July 10 (Bloomberg) -- Bank of Japan officials see buying exchange-traded funds based on the JPX-Nikkei Index 400 as a future option to boost the impact of unprecedented easing and encourage companies to deploy cash for investment, according to people familiar with the central bank’s discussions.
Including funds that track the index would broaden the range of shares in the BOJ’s ETF purchases, which now target the Nikkei 225 Stock Average and the Topix index, said the people who declined to be named because the talks were private. An increase in funds tracking the JPX-Nikkei 400, higher liquidity and vibrant trading in futures would be required before any decision to add the new benchmark to the bank’s ETF program, the people said.
With capital expenditure at late-1980s levels, the challenge for Governor Haruhiko Kuroda is to get companies to pour record cash into investments that could strengthen a recovery and spur inflation. Buying funds based on the JPX-Nikkei 400, a brainchild of the ruling Liberal Democratic Party that selects members based on profitability and use of cash, would signal that the BOJ is on board with Prime Minister Shinzo Abe’s bid to raise the growth potential of the world’s third-biggest economy.
“Buying the JPX-Nikkei 400 would send a clear message that the BOJ wants to encourage business investment,” said Masaki Kuwahara, an economist at Nomura Securities Co. in Tokyo. “This would also show that the BOJ is hand in hand with the government as Abe is trying hard to push companies to use their cash to strengthen the economy.”
The JPX-Nikkei 400 was down 0.3 percent at 10:06 a.m. in Tokyo, bringing its year-to-date decline to 2.1 percent.
The BOJ targets a 1 trillion yen ($9.8 billion) annual increase in its ETF holdings, as part of monetary easing aimed at generating 2 percent inflation.
The JPX-Nikkei 400, which started in January, picks companies that use cash efficiently and have management that is focused on creating value for investors, Japan Exchange Group Inc. and Nikkei Inc. said in November 2013.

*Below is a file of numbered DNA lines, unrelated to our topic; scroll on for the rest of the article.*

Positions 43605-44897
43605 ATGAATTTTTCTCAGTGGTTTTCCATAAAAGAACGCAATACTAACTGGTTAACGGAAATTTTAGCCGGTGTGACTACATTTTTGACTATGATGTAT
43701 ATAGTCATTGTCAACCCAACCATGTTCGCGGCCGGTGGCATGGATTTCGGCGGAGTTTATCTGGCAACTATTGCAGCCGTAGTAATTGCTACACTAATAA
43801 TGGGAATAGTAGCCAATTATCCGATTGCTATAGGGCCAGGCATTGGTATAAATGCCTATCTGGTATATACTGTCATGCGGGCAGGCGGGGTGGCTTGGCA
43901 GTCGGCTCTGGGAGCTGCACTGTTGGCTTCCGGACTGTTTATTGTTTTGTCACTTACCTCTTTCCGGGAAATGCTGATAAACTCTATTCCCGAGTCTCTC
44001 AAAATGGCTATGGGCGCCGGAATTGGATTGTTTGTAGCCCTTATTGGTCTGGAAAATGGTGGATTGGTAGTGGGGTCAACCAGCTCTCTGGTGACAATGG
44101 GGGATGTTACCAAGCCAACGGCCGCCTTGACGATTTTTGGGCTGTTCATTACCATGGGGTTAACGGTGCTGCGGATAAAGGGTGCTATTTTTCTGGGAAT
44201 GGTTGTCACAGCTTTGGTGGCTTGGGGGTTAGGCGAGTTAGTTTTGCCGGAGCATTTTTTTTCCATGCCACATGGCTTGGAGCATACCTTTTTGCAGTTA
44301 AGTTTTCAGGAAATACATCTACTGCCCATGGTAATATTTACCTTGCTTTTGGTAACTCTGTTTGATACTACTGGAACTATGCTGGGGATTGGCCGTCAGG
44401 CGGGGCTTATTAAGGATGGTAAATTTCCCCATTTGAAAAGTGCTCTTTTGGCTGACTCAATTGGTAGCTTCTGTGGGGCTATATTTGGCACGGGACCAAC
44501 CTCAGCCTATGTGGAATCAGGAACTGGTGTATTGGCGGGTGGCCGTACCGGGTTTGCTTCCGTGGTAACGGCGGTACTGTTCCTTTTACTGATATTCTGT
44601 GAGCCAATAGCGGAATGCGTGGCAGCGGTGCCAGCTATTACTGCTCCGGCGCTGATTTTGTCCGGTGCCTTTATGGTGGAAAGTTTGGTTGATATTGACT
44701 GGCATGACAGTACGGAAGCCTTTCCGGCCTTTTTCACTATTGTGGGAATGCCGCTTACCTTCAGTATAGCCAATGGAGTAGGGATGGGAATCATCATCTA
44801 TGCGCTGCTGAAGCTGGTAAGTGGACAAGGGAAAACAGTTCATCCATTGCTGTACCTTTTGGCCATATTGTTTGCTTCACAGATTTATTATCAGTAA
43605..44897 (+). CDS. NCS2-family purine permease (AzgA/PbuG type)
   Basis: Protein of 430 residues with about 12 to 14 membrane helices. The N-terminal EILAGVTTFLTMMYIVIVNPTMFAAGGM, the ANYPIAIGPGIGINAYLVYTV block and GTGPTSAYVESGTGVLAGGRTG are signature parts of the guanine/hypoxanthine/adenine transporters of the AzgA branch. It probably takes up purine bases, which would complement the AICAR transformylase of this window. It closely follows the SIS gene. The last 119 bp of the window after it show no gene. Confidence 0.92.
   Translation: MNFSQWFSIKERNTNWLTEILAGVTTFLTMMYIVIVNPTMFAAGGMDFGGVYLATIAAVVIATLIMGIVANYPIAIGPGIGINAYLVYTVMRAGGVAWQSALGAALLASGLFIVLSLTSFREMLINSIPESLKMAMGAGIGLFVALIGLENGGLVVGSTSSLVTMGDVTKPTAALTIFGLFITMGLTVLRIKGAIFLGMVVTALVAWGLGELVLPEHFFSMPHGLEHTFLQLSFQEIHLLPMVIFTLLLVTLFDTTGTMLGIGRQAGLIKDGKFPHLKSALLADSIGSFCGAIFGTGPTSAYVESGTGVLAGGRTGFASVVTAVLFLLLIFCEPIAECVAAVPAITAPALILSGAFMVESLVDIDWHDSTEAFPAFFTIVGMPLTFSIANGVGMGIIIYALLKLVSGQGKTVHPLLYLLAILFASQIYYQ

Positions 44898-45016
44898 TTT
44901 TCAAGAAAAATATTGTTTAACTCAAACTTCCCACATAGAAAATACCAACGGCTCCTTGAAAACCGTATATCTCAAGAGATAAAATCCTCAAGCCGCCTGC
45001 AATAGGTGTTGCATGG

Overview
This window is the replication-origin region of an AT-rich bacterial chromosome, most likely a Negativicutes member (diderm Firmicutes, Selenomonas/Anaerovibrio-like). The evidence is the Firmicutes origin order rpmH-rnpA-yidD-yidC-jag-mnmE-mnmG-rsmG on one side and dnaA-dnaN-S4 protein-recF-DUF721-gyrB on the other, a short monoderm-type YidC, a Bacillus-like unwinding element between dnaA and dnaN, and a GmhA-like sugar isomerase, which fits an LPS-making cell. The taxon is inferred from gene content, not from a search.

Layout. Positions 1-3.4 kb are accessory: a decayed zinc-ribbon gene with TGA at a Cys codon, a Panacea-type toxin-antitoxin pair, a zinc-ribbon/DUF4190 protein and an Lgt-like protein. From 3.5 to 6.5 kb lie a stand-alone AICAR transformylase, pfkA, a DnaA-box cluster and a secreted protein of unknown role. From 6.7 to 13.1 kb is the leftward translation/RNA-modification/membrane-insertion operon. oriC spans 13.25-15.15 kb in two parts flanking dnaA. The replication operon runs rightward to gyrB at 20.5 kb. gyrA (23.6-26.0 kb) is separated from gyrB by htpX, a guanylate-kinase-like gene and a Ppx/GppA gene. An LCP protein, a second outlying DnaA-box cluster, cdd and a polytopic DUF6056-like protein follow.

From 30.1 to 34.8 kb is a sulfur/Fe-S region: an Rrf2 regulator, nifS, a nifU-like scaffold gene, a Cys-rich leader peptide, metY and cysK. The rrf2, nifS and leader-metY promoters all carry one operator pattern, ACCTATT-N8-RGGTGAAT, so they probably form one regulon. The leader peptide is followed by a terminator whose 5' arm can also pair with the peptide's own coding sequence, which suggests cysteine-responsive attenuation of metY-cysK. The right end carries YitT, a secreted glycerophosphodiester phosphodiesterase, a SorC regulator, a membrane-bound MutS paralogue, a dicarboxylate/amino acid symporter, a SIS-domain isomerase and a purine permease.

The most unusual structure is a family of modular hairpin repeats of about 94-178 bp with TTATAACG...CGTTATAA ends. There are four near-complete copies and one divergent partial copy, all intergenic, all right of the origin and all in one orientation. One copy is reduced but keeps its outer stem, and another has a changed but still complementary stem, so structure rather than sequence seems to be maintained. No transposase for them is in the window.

The Government Pension Investment Fund, the world’s largest, revamped its Japanese stock investment strategies in April, adding the new index as one of its benchmarks.
The people said the BOJ must be careful to avoid distorting market prices, and some said it usually takes a year to assess a new market.
Japanese firms boosted their cash stockpile to a record 232 trillion yen at the end of March, according to BOJ data last month, underlining the difficulty Abe faces a year and a half into his drive to reflate the economy.
The BOJ will keep its monetary policy unchanged at its July 14-15 meeting, according to all 34 economists surveyed by Bloomberg News. Thirty-eight percent predict additional easing this year, dropping from 58 percent last month.
Kuroda has said encouraging companies and households to make investments is a key transmission channel for the central bank’s stimulus to achieve a goal of stable 2 percent inflation.
Abe plans to cut the corporate tax rate in stages from the fiscal year starting April, lowering it below 30 percent in a few years, to boost Japan’s competitiveness and attract foreign investment.
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